ECS HDC-I Review

Indybird - 2011-05-26 17:41:48 in Motherboards
Category: Motherboards
Reviewed by: Indybird   
Reviewed on: July 17, 2011
Price: $130

Introduction:

Media center computers and set-top boxes are two of the biggest current trends in home electronics. This is partly due to the increase in popularity of Internet video streaming services such as Hulu and Netflix. A media center set-top box needs to be capable of not only streaming video, but must also access the user's home library of music, pictures, and video. Though there are many big contenders such as the Xbox 360 and Apple TV, there is still a market for custom built media center boxes. Building a media center computer is easier than ever thanks to the industry shift toward small, low-power, HD-capable motherboards. Because of the low power requirements of these boards, and very little need for expansion cards such as sound cards or TV tuners, users can build compact, low-power media center computers that rival big-brand boxes in price and functionality.

ECS, long time provider of quality motherboards, is on the front line of this trend with its AMD Fusion-based offering, the HDC-I. There are a lot of AMD Fusion motherboards on the market right now and each offers a different array of features. The HDC-I comes equipped with a very practical and desirable offering of features: integrated Bluetooth, integrated Wi-Fi-N, USB 3.0, four SATA 3.0 ports, and two DDR3 DIMM slots. With a feature list like that, it is obvious that ECS is not messing around in this market. Let's see how it compares to the ION-based and fellow Fusion-based boards.

Closer Look:

The ECS HDC-I comes in a small, shiny, green box. On the front you're presented with a basic feature list; AMD Radeon HD 6310 Graphics, Bluetooth, Blu-ray 1080p playback, USB 3.0 support, and an included wireless card. Around the back you get a view of the board along with a much more detailed list of HDC-I and general AMD Fusion features. The sides of the box are pretty plain; just the sticker with basic specifications and barcodes.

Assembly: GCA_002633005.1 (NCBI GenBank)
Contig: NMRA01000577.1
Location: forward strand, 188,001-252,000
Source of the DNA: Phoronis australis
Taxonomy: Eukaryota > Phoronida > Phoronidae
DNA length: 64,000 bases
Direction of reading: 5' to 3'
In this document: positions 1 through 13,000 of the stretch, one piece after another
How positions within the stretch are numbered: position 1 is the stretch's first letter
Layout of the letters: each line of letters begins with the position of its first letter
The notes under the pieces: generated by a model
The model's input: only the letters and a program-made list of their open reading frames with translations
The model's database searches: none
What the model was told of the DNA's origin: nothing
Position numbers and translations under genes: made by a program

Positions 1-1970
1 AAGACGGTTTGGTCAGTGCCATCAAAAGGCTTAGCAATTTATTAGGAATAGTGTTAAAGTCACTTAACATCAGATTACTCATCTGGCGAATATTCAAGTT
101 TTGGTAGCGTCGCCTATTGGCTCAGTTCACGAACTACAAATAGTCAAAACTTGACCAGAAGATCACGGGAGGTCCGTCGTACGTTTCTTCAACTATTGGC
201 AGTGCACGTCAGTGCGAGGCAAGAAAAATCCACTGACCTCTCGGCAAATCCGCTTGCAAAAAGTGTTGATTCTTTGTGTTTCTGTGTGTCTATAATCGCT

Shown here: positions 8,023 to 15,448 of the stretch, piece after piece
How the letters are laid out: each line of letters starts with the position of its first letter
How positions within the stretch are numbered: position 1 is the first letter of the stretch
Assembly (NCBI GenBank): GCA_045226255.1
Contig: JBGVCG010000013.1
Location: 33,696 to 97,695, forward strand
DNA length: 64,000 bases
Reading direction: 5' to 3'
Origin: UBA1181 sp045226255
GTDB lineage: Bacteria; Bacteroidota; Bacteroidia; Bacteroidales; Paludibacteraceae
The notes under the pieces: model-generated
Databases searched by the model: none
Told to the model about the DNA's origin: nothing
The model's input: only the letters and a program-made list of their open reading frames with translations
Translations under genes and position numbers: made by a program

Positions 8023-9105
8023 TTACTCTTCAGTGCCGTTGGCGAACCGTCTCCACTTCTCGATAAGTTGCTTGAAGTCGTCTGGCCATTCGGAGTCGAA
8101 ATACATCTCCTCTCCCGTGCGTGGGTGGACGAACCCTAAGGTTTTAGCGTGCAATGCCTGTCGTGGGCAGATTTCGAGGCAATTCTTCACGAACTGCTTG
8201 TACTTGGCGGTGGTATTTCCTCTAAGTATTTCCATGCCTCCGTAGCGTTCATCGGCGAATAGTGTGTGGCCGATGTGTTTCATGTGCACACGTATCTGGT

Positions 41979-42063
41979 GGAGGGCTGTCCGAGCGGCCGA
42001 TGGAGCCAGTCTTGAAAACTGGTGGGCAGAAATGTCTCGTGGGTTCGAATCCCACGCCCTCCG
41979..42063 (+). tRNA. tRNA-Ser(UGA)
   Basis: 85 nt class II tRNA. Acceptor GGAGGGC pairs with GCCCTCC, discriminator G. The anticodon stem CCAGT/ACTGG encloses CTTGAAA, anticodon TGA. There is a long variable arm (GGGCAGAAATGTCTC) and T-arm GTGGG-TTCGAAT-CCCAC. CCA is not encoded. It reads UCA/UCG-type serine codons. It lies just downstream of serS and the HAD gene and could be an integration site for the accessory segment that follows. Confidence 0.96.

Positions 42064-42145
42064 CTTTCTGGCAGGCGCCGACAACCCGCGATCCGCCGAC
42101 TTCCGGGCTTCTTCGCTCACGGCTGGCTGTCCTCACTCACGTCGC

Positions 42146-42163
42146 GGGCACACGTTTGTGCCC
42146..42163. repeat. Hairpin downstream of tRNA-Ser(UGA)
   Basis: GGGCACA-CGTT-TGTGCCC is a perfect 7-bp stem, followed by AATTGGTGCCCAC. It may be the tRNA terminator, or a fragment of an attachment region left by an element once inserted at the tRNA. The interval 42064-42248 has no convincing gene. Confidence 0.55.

Upon opening the box you are presented with a direct view of the board wrapped in an anti-static bag. After removing that, you are presented with a wide array of accessories. You have your basic manual and quick start guides, the driver disk, four SATA cables, I/O cover, and the Wi-Fi parts. The Wi-Fi consists of the Mini PCI-E card, the antenna mount, the antenna, a PCI bracket, and a low-profile PCI bracket. The inclusion of four SATA cables and the Wi-Fi with two different-sized brackets makes for a very comprehensive accessory package.

 

 

Now onto the board itself.

Closer Look:

The board itself is pretty sleek; ECS opted for a black and dark-grey theme. The chipset heatsink takes up about a fifth of the board and is topped with an ultra-quiet 40mm fan. To the left of it, you'll find the Mini PCI-Express slot. Though this is intended for the included Wi-Fi card, this is a completely standard slot and can accommodate any card. To the right are the two DDR3 DIMM slots. Overall, the board maintains a very standard layout with connectors placed close to the edges and in logical locations.  

 

 

 

 

 

 

 

 

 

 

 

 

 

 

The I/O panel of the HDC-I is extremely well equipped. The VGA, DVI, and HDMI connections are all provided by the integrated HD 6310 graphics. In the audio department you'll find standard 5.1 analog connections along with a Toslink S/PDIF output. There are six USB 2.0 ports; four standard black ports and two red ports with extra power for USB charging. In addition, there are two more blue USB 3.0 ports, which of course are backwards compatible to 2.0. Aside from the standard gigabit Ethernet, ECS also provides a single eSATA 6.0Gb/s port. The blue dongle-looking item is the integrated Bluetooth receiver; despite appearances, it is not removable.